Hecht Realty, Inc. v. Whisnant, 41 N.C. App. 702 (1979)

June 19, 1979 · North Carolina Court of Appeals · No. 7827SC746
41 N.C. App. 702


No. 7827SC746

(Filed 19 June 1979)

Brokers and Factors § 6.1— real estate broker —action for value of services — procuring cause of sale — insufficiency of evidence

In an action in quantum meruit to recover the reasonable value of plaintiff real estate broker’s services in procuring a buyer for defendants’ property, plaintiff’s evidence was insufficient to show that it was the procuring cause of the sale of defendants’ property where it tended to show that plaintiff’s contract for exclusive listing of the property had expired; plaintiff had knowledge of a listing contract between defendants and another broker; the other broker sold the property pursuant to this listing; an offer by the purchasers negotiated by plaintiff was met by a counter offer which was not accepted by the purchasers; defendant owners did not prevent plaintiff from making the sale under the terms as specified in their counter offer; and the final sale price was lower than the price negotiated by plaintiff and the closing date was changed from 2 April to 15 March.

Appeal by defendants from Friday, Judge. Judgment entered 23 March 1978 in Superior Court, LINCOLN County. Heard in the Court of Appeals 2 May 1979.

*703Plaintiff filed its complaint against defendants, Kenneth Wayne Whisnant, Johnnie F. Whisnant, Henry Neil Castles and wife, Jean Castles, and Melba Howard d/b/a Howard Realty Company, alleging: that on 22 April 1975, the Castles contacted plaintiff to discuss the purchase of property on Lake Norman and the sale of their house; that plaintiff showed the Whisnants’ house to the Castles with the owners’ permission and with the understanding that if plaintiff procured a purchaser, the Whisnants would pay plaintiff a six percent commission; that plaintiff and the Whisnants entered into an exclusive listing contract for the period from 13 August 1975 through 13 November 1975; that on 12 January 1976, the Castles informed plaintiff they were ready to purchase the Whisnants’ property; that on 13 January 1976, defendant Wayne Whisnant agreed to pay plaintiff a five percent commission of a gross sale price of $124,000; that on 2 March 1976, a contract for the purchase of the Whisnant property was prepared with plaintiff’s assistance and signed by the Castles; that said contract was taken by plaintiff to defendants, who signed it after making certain changes; that plaintiff informed the Castles of the changes made in the contract; that on 4 March 1976, Mr. Castles came to plaintiff’s office and requested that his binder be returned and stated that he was no longer interested in defendants’ property; the binder was returned, and on the same day, defendant Johnnie Whisnant informed plaintiff that defendants had sold the property to the Castles under a purchase agreement negotiated by Howard Realty.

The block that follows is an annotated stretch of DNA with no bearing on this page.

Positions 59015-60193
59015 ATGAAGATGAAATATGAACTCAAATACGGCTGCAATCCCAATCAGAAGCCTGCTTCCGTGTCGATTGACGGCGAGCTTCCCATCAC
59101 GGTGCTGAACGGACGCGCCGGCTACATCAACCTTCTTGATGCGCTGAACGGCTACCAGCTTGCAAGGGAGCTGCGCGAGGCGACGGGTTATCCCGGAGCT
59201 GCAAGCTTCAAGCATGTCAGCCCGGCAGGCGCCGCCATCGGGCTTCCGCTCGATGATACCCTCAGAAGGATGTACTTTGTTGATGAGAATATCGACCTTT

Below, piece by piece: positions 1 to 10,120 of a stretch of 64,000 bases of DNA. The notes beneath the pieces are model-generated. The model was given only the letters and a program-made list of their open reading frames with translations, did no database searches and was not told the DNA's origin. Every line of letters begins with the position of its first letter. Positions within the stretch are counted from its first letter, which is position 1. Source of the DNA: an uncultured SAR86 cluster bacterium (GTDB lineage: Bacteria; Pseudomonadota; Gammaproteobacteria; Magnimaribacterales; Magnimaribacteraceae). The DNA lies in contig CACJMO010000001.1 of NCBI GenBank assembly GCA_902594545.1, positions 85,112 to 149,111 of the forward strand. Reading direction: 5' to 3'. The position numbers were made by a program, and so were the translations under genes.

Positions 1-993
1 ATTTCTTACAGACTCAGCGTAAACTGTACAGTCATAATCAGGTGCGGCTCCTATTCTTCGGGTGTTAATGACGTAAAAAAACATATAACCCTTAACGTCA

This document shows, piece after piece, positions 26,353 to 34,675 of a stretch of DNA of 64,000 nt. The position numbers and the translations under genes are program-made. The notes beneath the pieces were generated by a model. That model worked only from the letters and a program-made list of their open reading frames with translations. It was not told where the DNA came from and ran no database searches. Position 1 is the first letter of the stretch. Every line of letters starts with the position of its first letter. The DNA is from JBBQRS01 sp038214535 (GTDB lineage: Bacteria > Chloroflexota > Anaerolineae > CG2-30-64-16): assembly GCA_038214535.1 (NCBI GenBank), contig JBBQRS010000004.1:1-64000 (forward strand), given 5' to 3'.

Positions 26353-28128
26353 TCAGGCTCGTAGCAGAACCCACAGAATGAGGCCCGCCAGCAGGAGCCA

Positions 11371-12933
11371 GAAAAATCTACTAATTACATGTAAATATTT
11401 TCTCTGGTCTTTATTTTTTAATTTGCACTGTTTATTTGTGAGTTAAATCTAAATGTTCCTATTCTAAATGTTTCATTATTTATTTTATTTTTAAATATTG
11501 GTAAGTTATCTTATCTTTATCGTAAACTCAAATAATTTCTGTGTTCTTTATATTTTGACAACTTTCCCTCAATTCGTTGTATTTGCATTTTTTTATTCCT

Plaintiff alleged that it was entitled to recover the reasonable worth of its services in bringing defendants and the Castles together, through which defendants entered into a real estate purchase agreement for defendants’ property, based on action for quantum meruit; that defendants, the Castles and Howard Realty, had conspired to deprive plaintiff of its commission; and that judgment should be entered against them jointly and severally for $7,440 compensatory damages, and $20,000 punitive damages.

The Whisnants answered and alleged the affirmative defense of the Statute of Frauds since the complaint failed to allege that an agreement between plaintiff and these defendants was written. Defendants also denied that plaintiff was entitled to any relief.

*704Howard Realty filed a motion for summary judgment which was allowed, and no appeal was taken. On 16 May 1977, defendants (Whisnants) filed a motion for summary judgment which was denied. On 27 May 1977, plaintiff took a voluntary dismissal as to the Castles. Hereinafter the word “defendants” relates to Kenneth Wayne Whisnant and Johnnie F. Whisnant.

At trial, Ms. Leatherwood, a licensed real estate broker employed by plaintiff, testified that on 22 April 1975, she showed defendants’ property to the Castles. At the time, she had no listing agreement with defendants. Since she was a friend of defendants, they had given her permission to show the property. Defendants indicated to her that they would pay a standard six percent commission if she “could bring an acceptable offer to them.” As alleged in the complaint, plaintiff obtained an exclusive listing of the property for the period from August 1975 through November 1975. After Ms. Leatherwood showed the property to the Castles again on 13 January 1976, after the exclusive listing had expired, she proceeded to write up an offer contingent upon the sale of defendants’ property. Ms. Leatherwood discussed a five percent commission with defendant Wayne Whisnant since Howard Realty now had a listing on the property. Wayne Whis-nant agreed to the commission. On 2 March 1976, plaintiff’s agent prepared an offer to purchase defendants’ property at a price of $124,000 which was signed by defendants.